Christine Goffinet is LSTM’s new Professor in Virology. She joins us from Charite - Universitätsmedizin Berlin in Germany and is part of a strategic initiative to develop our research base in virology. LSTM has recognised the increasing importance of emerging/ re-emerging viral diseases and the need to strengthen our research portfolio in this area if we are to deliver on our mission to ‘improve health outcomes in disadvantaged populations globally through partnership in research and education’.
Hi, Christine. Welcome to LSTM. First, can you tell us a bit about your background and research interest?
Yes, sure. I have a Biology diploma from the University of Hamburg, a Dr. rer. nat. from the University of Heidelberg and conducted some 15-years research in the field of molecular virology at various places. My key expertise is in elucidating virus-host interplay at the molecular and cellular level. I want to understand how and to what extent cell-intrinsic innate immunity and defence mechanisms can interfere with virus infection and prevent virus spread. However, those viruses that cause most of the trouble have evolved measures to counteract our cellular defences - they are sophisticated enough to deal with our immune system. So, it's effectively an arms race between hosts and viruses, and we would like to exploit these findings in order to tip the balance towards the host and against the virus, and eventually develop effective antivirals against emerging viruses and advance HIV-1 cure approaches.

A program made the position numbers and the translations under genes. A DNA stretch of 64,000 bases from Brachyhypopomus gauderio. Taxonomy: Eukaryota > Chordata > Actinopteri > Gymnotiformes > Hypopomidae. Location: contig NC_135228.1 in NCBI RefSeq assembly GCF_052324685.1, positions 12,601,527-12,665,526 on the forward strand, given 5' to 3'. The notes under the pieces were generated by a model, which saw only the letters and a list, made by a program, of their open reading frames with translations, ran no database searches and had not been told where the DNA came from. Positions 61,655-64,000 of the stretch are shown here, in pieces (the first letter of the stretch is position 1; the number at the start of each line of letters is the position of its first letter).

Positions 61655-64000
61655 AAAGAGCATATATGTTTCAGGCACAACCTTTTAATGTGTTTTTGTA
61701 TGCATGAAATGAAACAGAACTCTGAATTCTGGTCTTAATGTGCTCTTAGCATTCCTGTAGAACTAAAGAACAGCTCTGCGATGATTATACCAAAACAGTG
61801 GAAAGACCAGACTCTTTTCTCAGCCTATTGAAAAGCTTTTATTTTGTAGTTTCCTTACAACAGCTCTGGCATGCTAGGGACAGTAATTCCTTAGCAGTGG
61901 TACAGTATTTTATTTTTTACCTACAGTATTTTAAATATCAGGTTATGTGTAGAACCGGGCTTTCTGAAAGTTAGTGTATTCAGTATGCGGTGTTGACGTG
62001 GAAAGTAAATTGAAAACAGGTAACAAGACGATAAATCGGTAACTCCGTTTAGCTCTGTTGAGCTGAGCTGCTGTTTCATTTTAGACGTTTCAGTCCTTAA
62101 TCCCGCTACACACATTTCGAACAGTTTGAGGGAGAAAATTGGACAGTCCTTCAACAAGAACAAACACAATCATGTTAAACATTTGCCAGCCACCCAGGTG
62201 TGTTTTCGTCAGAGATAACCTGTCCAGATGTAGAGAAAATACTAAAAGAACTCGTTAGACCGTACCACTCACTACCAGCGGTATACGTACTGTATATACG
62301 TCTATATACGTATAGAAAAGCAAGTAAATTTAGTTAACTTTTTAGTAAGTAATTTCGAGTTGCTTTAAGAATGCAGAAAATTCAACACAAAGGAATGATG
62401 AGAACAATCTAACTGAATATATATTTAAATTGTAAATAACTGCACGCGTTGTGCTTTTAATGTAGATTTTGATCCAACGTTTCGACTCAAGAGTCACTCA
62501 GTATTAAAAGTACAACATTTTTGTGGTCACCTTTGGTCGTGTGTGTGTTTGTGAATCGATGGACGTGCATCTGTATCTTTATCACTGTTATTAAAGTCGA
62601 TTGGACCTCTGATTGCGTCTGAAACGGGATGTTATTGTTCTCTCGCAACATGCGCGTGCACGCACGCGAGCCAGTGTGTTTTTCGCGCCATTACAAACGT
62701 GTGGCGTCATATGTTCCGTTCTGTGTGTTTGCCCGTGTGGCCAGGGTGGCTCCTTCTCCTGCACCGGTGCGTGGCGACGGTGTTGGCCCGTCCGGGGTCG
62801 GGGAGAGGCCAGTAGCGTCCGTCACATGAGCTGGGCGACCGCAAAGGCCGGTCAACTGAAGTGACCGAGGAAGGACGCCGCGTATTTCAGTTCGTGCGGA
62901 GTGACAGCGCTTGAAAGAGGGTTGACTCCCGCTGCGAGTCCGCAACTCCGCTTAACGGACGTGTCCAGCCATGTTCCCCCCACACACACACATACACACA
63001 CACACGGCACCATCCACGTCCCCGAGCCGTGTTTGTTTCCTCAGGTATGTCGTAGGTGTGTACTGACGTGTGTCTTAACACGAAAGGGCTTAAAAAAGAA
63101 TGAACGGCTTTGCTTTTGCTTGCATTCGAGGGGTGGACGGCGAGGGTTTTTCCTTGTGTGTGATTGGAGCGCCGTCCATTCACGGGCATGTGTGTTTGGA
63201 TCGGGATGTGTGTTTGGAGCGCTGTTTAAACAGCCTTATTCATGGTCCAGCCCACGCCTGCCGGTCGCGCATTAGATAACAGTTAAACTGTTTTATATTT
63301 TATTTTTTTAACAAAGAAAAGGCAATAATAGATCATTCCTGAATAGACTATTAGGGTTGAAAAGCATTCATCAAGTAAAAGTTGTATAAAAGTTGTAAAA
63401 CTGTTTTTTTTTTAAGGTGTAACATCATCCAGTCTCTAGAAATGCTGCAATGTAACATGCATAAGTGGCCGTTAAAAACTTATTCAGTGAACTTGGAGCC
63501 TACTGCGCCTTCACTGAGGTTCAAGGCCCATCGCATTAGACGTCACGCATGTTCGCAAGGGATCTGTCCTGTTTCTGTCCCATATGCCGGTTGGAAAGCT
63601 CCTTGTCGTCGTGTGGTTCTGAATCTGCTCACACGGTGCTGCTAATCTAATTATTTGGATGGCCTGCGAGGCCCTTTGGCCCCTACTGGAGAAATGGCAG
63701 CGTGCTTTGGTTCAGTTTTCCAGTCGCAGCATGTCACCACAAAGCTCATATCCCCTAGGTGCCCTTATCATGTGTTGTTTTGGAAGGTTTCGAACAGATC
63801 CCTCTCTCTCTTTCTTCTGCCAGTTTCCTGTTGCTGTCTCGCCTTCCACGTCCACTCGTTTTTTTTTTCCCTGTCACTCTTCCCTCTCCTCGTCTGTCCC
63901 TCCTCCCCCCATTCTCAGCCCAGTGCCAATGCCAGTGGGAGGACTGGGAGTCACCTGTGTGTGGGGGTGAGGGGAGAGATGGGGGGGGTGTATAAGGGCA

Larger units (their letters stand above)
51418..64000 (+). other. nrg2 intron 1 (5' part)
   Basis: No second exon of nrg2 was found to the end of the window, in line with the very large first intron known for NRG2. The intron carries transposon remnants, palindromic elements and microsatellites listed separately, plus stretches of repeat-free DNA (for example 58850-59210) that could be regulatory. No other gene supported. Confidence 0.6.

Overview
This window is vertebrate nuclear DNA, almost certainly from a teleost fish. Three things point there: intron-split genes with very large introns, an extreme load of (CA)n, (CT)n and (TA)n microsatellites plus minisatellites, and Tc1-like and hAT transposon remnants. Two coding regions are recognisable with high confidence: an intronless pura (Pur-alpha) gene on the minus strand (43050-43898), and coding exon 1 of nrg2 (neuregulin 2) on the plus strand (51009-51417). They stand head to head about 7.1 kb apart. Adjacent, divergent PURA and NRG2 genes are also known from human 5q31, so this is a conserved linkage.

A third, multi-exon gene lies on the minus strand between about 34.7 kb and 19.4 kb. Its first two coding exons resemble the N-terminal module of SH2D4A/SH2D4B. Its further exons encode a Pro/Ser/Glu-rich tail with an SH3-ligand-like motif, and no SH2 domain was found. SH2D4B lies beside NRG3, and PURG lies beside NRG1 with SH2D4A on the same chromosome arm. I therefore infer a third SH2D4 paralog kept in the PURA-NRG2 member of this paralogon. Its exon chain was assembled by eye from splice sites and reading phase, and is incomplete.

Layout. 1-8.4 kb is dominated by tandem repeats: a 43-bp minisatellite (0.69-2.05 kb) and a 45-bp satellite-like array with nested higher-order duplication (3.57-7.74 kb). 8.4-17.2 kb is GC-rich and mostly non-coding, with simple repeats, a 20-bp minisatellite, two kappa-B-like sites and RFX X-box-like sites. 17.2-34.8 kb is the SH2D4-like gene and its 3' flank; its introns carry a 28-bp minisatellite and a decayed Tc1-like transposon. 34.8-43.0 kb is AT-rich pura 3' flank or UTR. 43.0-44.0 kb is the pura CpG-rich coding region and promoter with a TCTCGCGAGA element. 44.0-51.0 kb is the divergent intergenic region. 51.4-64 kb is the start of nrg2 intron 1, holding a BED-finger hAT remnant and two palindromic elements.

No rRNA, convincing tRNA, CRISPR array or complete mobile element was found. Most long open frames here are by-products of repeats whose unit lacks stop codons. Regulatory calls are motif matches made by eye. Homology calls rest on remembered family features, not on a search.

Can you tell us a bit about your new role here?
I will be Professor in Virology. There's strong expertise in microbiology and parasitology at LSTM but there is an obvious need to establish a competitive virology research programme, and this will be my task.
I think that the SARS-CoV-2 pandemic impressively demonstrated the devastating impacts that viruses can have on all of us. But the threat from different viruses has existed for a long time, especially in countries of the Global South. HIV-1/AIDS, for example, has been devastating and continues to be so and really shows the need to reinforce research in virology. Arboviruses, which are transmitted via mosquitoes, are a known burden in several countries of the Global South, with increasing relevance worldwide due to global warming. Also, last year´s monkeypox virus outbreak is an example of how viruses that are endemic and specific to nations of the Global South have been neglected – at least until they make the jump and appear in the Global North. So, it really shows how important the negative impact of virus infections to individuals and societies is and that intensifying virology research is urgently required.
I understand that you will be looking at HIV